This May, numerous members of the AeroAstro community flew on parabolic flights, bringing research and representation to zero gravity. 

On May 14, six AeroAstro researchers flew as part of the MIT Space Exploration Initiative’s zero gravity flight cohort, flying research experiments designed for microgravity. The Space Exploration Initiative (SEI) has been running microgravity research flights regularly since 2017. Students and researchers who wish to run an experiment on a parabolic flight apply for a course that guides them through the process of developing a project for zero gravity, co-taught by instructors from the Media Lab and AeroAstro.

Also on board the flight were Dava Newman, Apollo Program Professor of Aeronautics and Astronautics and Director of the MIT Media Lab; Lonnie Petersen, Charles Stark Draper Professor and Assistant Professor of Aeronautics and Astronautics; and Cody Paige, AeroAstro alum (PhD ‘24) and Director of the Space Exploration Initiative. 

And on May 17, Cadence Payne flew as part of Aurelia Institute’s Horizon Zero Gravity Flight program, in her capacity as a Matthew Isakowitz Fellow. 

Learn more about the AeroAstro fliers and their projects:

Charles Dawson
PhD student, REALM Lab
Project: Getting a grip in microgravity (free-floating robot manipulation)
This project aims to develop and test a robotic platform for manipulating objects in microgravity, demonstrating 100% onboard perception, planning, and control for reactive manipulation of floating objects. The ultimate goal of this project is to develop robust autonomy for automating logistics and manufacturing tasks in space.

Amelia Gagnon
PhD student, STAR Lab and MathWorks Fellow
Project: Examining the use of fNIRS in an acute microgravity environment for mental workload observation
The goal of this experiment is to gather fNIRS and physiological instrumentation observations of a participant performing a task while on the ZeroG plane and statistically compare the observations to those of the same participant performing the same task but in Earth gravity. To elicit increased mental workload, participants will perform a memory task on an iPad app. In this task, called an n-back test, participants are asked to hold several items for memory and think back to an earlier item. While these items can be letters, numbers, colors, or sounds, the app designed for this experiment is entirely visually-based to account for the noisy environment of the aircraft cabin. Over the course of the parabola, the participant is shown different shape colors and locations at a constant rate. When prompted, the participants must recall an earlier color or location of the shape. 

Kyle Horn
PhD student, Human Systems Lab and AstroAccess Ambassador
Project: Qualifying Insulin Pumps for Spaceflight (QuIPS)
The mission of this project is to demonstrate the safety and efficacy of insulin delivery pumps in micro- and hyper-gravity to advance the accessibility of human spaceflight for the disabled community. This work will not only carve a path to space for people living with diabetes, but also provide the first comprehensive understanding of the physical limitations of insulin pump technology in extreme environments.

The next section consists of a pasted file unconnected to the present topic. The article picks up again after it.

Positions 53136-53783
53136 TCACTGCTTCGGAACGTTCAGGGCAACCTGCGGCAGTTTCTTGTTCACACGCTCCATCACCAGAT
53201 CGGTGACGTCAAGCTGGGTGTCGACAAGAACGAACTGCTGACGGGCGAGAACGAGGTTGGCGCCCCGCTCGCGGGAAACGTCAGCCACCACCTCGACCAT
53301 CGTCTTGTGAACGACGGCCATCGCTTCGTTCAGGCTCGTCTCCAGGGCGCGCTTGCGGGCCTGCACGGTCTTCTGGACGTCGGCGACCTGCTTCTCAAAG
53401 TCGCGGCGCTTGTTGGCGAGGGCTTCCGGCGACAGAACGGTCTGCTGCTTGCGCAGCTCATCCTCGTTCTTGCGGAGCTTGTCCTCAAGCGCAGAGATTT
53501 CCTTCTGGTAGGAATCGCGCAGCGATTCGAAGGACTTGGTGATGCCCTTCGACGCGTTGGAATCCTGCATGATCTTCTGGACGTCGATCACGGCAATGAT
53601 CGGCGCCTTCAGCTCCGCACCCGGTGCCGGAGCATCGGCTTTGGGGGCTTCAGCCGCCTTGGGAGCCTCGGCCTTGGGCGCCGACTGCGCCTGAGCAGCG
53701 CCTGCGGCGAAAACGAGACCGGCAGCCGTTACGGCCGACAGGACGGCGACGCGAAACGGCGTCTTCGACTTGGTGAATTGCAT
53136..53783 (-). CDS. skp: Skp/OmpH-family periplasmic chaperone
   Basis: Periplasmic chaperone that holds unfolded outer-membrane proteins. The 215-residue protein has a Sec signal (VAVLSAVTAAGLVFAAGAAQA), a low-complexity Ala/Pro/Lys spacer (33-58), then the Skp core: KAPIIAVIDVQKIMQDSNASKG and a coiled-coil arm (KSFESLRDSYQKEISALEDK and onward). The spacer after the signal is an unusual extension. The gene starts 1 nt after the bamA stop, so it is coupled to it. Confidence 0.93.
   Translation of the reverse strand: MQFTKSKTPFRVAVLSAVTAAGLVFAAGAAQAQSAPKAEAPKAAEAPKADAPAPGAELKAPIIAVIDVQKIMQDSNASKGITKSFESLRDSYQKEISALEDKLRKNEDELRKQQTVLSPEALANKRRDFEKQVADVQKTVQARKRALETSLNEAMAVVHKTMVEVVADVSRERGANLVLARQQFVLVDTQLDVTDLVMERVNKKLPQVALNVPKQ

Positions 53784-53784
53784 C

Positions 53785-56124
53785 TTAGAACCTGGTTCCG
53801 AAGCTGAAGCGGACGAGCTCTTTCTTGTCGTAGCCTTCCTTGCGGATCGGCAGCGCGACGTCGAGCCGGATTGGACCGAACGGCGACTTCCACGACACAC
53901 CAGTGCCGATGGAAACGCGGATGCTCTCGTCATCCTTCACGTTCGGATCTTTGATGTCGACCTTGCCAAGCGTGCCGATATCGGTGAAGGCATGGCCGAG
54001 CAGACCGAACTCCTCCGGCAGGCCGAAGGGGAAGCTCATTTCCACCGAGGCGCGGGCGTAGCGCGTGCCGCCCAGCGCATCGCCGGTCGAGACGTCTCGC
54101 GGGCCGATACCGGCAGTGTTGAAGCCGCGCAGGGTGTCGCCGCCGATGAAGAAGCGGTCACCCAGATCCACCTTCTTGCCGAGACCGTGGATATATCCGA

Madelyn Hoying
PhD student, Harvard-MIT Program in Health Sciences and Technology
Project: Microgravity fluid behavior for medical device design
This project looks at fluid behavior in altered gravity conditions to inform medical device design. Results will let us develop devices to monitor epithelial barrier function in astronauts on the Moon, Mars, and in microgravity.

Fabian Moeller
Postdoctoral associate, Aerospace Physiology Lab
Project: Wearable lower-body negative pressure
This project tests the feasibility of a novel wearable lower-body negative pressure (LBNP) suit in partial gravity and weightlessness and quantifies resulting cardiovascular responses and ground reaction forces. In general, countermeasures are integral to all sojourns in reduced gravity to diminish the risks induced by adaptations of the physiological system. These risks include spaceflight-associated neuro-ocular syndrome (SANS) in flight, orthostatic intolerance (OI) after the transition to Earth or partial gravity in future planetary landings, and deterioration of the cardiovascular and musculoskeletal systems. Long-term cranial fluid shift, as the primary cause for the prevalence of SANS and OI, can be temporarily reversed by applying LBNP. The novel suit design combines these effects with cardiovascular and musculoskeletal benefits by generating mechanical load on muscle and bones from ground-reaction forces and increasing operational feasibility during mission-related tasks. This work is a step toward quantifying the optimum dosage and duration for LBNP protocols to advance it as a countermeasure for deep space exploration.

Golda Nguyen
PhD student, Human Systems Lab 
Golda joined the fight to participate in Amelia Gagnon’s research project, “Examining the use of fNIRS in an acute microgravity environment for mental workload observation.”

Cadence Payne 
PhD student, STAR Lab and Matthew Isakowitz Fellow
On the Aurelia Horizon flight, Cadence assisted fellow flier Nathalie Vilchis Lagunes, a Brooke Owens Fellow, with her project, AVRO (Aerospace Vine Robot Operation). This experiment aims to analyze the Vine robot’s behavior, limitations, and potential to hold and move objects around in a microgravity environment. Cadence represented the Matthew Isakowitz Fellowship program on the flight, and she also flew in her MIT graduation robes, celebrating her upcoming PhD hooding.

Jess Todd
PhD student, Human Systems Lab 
Jess joined the flight to help other researchers with their projects, including Madelyn Hoying, Cody Paige, and Media Lab researcher Fangzheng Liu.